LONDON | Consumers’ discretionary spending in the UK continued to deteriorate in March, and after inflation fell 1.1% from a year earlier, reaching its lowest level since February 2011. This equates to £113 less a year to spend on non-essential items. In its latest Spending Power Report released Monday, Lloyds TSB said hopes for a pick-up in economic activity in 2012 will go unanswered as consumers feel biggest squeeze in spending power in the past 12 months.
A major factor behind this fall is weakening income growth, which slowed to 2.4% in March, compared to 3% in February. Income is now at its lowest rate since February 2011 and remains below inflation. At the same time, essential spending rose by 6.2% in the year to March, its highest rate since the series began. This was largely driven by an increase in food and drink, gas and electricity bills and spending on debt payments.
However, consumers also spent an extra 33% on vehicle fuel in the last week of the month compared to the week before in reaction to the threat of a fuel distribution strike, and overall spending on fuel in March rose by 12% compared to February.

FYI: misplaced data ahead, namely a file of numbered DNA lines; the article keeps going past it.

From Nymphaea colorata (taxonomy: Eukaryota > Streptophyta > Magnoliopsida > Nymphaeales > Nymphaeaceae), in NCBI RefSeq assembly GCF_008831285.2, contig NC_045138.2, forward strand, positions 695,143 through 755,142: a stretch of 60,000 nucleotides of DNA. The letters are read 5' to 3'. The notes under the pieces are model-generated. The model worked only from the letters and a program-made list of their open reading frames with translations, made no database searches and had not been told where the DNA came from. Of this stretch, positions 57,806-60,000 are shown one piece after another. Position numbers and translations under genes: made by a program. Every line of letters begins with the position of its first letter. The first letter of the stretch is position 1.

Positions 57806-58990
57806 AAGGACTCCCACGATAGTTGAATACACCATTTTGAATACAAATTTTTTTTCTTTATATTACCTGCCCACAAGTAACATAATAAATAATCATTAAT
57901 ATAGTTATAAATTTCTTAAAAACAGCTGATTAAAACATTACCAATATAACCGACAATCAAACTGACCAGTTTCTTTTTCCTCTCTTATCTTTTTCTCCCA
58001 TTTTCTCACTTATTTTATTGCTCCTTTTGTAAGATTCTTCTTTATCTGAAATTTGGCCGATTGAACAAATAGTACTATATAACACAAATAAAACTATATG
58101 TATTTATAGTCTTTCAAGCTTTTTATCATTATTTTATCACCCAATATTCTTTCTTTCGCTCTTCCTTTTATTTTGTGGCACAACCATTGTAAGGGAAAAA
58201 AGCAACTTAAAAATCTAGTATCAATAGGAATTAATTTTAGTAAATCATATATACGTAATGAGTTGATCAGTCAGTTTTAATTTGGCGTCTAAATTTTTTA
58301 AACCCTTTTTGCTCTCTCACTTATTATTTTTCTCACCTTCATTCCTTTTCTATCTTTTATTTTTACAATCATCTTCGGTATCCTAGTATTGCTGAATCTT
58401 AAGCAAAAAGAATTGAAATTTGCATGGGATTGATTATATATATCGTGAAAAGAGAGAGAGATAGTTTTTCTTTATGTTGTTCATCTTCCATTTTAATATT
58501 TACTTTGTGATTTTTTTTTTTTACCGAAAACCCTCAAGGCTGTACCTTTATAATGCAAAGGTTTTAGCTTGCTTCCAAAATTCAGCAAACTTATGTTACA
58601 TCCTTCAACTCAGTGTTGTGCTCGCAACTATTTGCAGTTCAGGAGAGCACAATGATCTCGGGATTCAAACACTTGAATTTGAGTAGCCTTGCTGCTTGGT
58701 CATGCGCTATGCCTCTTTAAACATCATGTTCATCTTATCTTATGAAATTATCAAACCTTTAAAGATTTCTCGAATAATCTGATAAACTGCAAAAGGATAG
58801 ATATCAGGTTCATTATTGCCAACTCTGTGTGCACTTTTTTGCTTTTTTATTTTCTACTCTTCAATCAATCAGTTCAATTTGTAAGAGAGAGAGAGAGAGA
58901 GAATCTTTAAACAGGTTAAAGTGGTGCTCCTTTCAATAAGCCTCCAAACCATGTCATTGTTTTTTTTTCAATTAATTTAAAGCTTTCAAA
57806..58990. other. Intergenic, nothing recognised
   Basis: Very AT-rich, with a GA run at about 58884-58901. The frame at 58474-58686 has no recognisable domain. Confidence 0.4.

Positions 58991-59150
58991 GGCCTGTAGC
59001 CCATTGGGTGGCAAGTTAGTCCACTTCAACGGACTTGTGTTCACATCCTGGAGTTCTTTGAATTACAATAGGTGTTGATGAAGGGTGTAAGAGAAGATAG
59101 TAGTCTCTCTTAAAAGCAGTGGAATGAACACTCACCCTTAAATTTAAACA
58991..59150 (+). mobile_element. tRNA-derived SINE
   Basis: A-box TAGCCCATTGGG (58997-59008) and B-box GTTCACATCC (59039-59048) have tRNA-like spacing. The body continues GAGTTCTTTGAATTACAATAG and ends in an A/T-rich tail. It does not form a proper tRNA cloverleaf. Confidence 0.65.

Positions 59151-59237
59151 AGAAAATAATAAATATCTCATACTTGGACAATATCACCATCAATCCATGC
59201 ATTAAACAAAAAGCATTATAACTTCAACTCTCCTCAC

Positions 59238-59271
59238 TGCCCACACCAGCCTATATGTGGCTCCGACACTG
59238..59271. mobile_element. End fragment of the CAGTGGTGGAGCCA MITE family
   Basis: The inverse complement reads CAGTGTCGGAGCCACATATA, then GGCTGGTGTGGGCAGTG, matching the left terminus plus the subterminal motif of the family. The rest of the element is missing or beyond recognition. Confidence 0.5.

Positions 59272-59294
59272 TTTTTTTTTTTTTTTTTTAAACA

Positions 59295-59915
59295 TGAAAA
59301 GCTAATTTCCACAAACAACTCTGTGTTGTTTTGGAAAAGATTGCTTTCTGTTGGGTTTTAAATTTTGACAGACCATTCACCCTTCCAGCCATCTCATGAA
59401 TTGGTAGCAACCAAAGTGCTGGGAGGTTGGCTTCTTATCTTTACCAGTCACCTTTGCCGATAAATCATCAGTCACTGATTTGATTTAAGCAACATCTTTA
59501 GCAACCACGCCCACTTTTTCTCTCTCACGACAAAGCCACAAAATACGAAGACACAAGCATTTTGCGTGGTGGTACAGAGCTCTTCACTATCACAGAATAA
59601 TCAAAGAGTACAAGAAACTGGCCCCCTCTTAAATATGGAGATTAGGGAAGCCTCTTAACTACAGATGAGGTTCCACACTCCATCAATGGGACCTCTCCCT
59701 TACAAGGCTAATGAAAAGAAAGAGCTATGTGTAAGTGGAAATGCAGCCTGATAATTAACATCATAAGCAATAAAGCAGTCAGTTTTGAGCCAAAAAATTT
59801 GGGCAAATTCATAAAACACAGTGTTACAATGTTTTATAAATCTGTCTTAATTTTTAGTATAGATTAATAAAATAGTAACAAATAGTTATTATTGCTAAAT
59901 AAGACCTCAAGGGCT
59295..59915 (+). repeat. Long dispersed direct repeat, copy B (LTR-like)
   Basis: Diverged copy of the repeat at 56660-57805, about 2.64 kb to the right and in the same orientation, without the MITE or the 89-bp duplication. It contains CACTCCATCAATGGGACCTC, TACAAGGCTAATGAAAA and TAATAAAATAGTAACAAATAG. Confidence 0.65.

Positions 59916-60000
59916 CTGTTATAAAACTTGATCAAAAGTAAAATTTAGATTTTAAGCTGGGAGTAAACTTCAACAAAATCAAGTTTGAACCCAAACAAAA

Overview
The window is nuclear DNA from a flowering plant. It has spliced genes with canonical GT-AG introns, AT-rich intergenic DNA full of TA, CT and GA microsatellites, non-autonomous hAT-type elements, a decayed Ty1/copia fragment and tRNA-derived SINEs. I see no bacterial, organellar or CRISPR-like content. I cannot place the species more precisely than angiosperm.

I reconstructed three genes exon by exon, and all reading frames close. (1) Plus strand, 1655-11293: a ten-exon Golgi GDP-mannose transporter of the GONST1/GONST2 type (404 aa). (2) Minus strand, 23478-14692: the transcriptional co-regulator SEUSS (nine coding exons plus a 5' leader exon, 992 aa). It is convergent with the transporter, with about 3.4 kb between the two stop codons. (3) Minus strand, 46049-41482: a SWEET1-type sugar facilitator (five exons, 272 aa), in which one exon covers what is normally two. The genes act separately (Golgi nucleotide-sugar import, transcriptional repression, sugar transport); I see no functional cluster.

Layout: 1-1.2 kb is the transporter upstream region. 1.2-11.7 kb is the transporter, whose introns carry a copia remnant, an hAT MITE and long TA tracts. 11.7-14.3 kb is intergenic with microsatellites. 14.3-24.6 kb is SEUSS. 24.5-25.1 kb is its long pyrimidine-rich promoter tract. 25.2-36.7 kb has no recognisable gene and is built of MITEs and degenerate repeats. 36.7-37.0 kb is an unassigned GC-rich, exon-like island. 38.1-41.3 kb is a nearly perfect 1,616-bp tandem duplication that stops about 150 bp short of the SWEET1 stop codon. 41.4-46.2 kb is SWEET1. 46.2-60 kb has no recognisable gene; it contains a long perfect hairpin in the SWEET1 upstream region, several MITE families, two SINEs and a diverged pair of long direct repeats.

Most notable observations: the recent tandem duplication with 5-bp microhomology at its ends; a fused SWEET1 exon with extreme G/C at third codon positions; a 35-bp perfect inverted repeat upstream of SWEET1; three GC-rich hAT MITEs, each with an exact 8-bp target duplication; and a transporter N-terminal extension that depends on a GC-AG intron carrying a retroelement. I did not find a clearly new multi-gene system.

Patrick Foley, chief economist at Lloyds TSB, noted that contrary to expectations at the start of the year, figures point out that the squeeze on consumers is not yet beginning to ease.
“Although overall inflation declined in the five months to March, prices of essentials are rising at an increasing rate, whilst at the same time growth in incomes has slowed.
“The pace of economic recovery is thus likely to remain very weak over the next few months at least, with subsequent improvement dependent on a stabilisation in living costs and impetus for growth from outside the consumer sector, particularly exports.”
The failure of a lower rate of inflation to noticeably feed through into consumer spending power is reflected in consumers’ attitudes towards the cost of essentials and everyday spending. Consumer research indicates that nearly three quarters of consumers or 73% have noticed the cost of essentials and everyday spending increasing, while just 19% believe costs have stayed the same or decreased as inflation begins to creep back towards the government’s 2% target following last year’s highs.
Looking ahead, an increase in fuel prices was cited as a source of inflationary concern among consumers in March, up by four percentage points to 70%. Three quarters of people remain concerned about the effects of inflation on gas and electricity prices; however, this is significantly lower than the high of 84% seen in July of last year.
Essential spending growth rose to 6.2% in March and this was largely driven by an increase in food and drink, which is up 7.5% from a year ago, as well as gas and electricity bills, which is up 11.2%. Of particular note is consumer spending on debt payments, which grew by 1.3% over the year to March. Following a series of monthly falls in this measure towards the end of 2011, it is now at its highest level since the series began.